There’s a certain tall-tale quality to Sandi Tan’s life. When the California-based filmmaker was growing up in Singapore in the 1980s and ’90s, movies were a powerful way of experiencing the world beyond her small native country, a place she continues to find stiflingly conformist. A fan of Jim Jarmusch, the Coen brothers, and the French New Wave, she discovered in cinema a countercultural voice that resonated with her inner rebel, inspiring her to find ways of creating something of her own. That spark of youthful cinephilia led her down a number of winding paths, which she revisits in her acclaimed feature debut, Shirkers. Shortlisted for the best documentary Oscar this year, the film recounts how, as an irrepressibly ambitious teenager, Tan embarked on her first directorial project, a collaboration with a group of like-minded misfit friends and a mysterious American grown-up named Georges Cardona, who ultimately ran away with all of the footage. After Cardona’s death eleven years ago, Tan located the kidnapped reels and started to build a movie around excerpts of this audacious, genuinely eccentric lost work, whose disappearance left a hole in the lives of the young artists who worked on it.
“It was insane!” she repeatedly exclaimed during our recent conversation at the Criterion offices. A natural storyteller with a gift for conveying the uncanniness of a narrative twist, Tan told me about how she’s managed to remain a spectral figure on the margins of the film world: after Cardona stole her footage, she landed a gig as a movie critic for the Singapore newspaper the Straits Times, and over the years she’s directed a few short films. But the success of Shirkers has given her a chance to finally come into the spotlight. We talked about her memories of Singapore’s burgeoning cinephile culture and what movie love has given her through the years.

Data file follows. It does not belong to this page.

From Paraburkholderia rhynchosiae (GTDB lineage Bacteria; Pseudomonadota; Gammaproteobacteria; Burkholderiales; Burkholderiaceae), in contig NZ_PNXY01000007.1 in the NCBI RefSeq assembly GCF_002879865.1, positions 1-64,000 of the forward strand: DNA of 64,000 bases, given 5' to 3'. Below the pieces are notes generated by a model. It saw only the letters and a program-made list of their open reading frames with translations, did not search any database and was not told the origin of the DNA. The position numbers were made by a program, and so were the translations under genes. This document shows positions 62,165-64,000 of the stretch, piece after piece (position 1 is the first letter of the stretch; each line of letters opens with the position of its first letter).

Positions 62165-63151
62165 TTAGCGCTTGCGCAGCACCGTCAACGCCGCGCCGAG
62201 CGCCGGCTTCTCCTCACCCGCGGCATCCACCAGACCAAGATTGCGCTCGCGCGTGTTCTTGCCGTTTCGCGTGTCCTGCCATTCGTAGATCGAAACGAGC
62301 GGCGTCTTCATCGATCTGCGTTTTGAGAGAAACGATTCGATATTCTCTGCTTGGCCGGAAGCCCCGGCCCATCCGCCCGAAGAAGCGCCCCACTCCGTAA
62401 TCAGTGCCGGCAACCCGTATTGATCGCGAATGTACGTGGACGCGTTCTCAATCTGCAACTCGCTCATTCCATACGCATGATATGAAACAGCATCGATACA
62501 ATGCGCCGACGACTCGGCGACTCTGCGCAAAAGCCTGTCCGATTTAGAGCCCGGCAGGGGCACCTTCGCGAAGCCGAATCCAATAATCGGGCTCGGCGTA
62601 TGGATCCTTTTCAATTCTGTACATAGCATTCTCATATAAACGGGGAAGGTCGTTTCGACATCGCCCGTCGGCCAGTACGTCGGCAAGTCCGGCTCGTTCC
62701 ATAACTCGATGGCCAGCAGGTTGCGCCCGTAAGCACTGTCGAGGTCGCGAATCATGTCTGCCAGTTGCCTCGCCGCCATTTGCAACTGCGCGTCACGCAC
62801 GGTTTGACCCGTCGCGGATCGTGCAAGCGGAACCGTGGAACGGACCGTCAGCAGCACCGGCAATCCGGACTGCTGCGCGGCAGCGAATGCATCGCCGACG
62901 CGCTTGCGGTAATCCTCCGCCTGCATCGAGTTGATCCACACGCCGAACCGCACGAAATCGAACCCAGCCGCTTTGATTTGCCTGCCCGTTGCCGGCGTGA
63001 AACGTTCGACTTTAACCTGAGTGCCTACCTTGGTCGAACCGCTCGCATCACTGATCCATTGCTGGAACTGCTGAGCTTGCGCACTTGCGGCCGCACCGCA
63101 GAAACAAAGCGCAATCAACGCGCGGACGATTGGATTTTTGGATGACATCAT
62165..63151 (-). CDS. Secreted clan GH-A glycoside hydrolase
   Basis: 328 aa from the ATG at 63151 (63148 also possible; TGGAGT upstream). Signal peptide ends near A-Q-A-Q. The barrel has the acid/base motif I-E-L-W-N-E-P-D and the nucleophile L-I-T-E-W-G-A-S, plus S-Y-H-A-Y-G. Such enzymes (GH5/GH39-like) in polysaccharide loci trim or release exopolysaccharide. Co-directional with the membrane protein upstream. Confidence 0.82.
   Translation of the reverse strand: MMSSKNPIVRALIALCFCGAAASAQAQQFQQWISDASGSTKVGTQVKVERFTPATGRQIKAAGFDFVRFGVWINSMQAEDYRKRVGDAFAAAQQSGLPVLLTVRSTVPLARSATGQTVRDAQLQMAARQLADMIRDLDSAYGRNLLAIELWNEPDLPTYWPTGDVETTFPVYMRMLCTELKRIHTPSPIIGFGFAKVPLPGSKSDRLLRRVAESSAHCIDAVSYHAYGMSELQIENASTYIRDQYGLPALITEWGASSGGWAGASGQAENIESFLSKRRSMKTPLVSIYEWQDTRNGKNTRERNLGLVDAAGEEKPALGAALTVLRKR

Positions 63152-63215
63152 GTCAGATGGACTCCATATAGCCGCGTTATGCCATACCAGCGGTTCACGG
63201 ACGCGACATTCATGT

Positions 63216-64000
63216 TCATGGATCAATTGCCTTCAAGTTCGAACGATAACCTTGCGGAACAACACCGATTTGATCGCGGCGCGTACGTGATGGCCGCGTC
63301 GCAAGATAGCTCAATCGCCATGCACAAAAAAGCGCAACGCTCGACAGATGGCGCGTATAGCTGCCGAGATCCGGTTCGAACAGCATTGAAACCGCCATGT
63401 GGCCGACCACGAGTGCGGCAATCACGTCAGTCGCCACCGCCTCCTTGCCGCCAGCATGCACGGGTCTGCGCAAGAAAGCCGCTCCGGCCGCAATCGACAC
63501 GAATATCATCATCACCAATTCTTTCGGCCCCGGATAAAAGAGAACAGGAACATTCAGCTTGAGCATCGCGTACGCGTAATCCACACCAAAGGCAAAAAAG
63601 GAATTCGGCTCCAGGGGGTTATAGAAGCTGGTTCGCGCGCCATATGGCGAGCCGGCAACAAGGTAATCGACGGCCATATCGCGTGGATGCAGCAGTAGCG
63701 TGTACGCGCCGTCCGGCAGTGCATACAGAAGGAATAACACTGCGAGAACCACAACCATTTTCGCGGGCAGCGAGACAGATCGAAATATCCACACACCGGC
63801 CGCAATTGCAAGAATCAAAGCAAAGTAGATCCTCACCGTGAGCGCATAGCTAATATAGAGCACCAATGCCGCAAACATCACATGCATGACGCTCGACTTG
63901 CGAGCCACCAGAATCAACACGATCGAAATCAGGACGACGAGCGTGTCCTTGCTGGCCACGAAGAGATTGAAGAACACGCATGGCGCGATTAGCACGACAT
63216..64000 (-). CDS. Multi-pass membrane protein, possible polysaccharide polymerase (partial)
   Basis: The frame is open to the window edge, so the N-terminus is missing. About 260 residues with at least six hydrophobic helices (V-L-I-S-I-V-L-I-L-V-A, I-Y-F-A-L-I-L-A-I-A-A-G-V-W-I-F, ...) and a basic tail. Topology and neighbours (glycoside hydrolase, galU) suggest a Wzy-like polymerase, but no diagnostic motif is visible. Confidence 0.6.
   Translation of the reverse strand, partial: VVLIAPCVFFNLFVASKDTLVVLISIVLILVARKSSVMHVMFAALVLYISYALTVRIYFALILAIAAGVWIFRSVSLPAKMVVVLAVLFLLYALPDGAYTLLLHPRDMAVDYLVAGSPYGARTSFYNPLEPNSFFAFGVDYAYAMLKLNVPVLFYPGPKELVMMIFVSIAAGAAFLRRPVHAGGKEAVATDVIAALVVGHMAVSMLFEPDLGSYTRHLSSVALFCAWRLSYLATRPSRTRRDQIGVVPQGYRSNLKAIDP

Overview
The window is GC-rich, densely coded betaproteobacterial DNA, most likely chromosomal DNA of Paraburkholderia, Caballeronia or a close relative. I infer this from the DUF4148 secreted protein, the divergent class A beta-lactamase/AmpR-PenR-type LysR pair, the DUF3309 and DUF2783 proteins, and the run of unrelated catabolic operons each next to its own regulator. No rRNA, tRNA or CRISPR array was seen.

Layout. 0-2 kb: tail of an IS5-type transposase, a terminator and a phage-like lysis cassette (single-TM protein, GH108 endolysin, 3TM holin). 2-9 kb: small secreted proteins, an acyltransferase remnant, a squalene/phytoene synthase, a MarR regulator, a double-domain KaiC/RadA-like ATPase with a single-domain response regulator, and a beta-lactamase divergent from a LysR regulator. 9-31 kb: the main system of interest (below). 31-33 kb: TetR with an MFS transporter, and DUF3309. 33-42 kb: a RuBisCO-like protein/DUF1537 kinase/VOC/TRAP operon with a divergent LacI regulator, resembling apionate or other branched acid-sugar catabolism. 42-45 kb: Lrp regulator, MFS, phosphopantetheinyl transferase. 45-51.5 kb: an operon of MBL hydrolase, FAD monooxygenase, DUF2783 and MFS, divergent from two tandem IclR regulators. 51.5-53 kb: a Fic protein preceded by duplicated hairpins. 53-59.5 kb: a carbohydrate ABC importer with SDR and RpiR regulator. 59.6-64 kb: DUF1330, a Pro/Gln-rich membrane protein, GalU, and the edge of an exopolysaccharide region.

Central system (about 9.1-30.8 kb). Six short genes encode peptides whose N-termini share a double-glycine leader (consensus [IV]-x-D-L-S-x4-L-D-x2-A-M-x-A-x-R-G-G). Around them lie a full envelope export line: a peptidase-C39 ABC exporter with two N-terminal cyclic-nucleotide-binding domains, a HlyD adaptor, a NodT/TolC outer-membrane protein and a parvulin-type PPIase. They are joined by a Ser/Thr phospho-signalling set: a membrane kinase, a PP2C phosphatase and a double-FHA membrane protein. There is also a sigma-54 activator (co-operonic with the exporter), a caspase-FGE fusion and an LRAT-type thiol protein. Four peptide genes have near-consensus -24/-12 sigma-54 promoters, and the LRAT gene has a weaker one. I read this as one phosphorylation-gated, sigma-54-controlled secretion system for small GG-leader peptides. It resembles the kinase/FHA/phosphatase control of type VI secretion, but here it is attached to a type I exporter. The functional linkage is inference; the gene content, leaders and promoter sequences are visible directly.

Your film is such a wonderfully strange ode to cinephilia, one that’s rooted so specifically in the perspective of someone who grew up in Singapore in the 1990s. What opportunities did you have to discover classic and art-house cinema when you were a kid?
I come from a family full of movie fanatics. Singapore, even now, has the highest per capita rate of moviegoing in the world. Back then there was nothing to do but go to movies, and my father’s family would go a few times a week—they’d just shove the whole family in the car and go. They had Cantonese nicknames for all the Hollywood stars, like Tim Gaa-ze (sweet older sister). My mother’s family named all the kids after movie people—one was named after Alec Guinness, because of Kind Hearts and Coronets, and my mom was named Alice, after Alice Faye. So mainstream classic movies were always around in the house; that was very normal for me. What wasn’t so normal were art-house and foreign cinema. The first film like that that I vividly remember making me feel different and weird was The Tenant, which I watched with my mom on TV when I was eight.
I also loved soundtracks. Back in those days, everything was pirated, and I’d buy these soundtracks and listen to them obsessively, even for movies that I hadn’t seen. And then there was reading about movies, which became a gateway drug—first Tiger Beat, and then Us magazine, which was a little step above. And then I segued into American Film, just because it happened to have some movie star on the cover, and Film Comment. It’s not because I was an intelligent film appreciator at the time but because on the cover there was Harrison Ford in The Mosquito Coast! Or River Phoenix!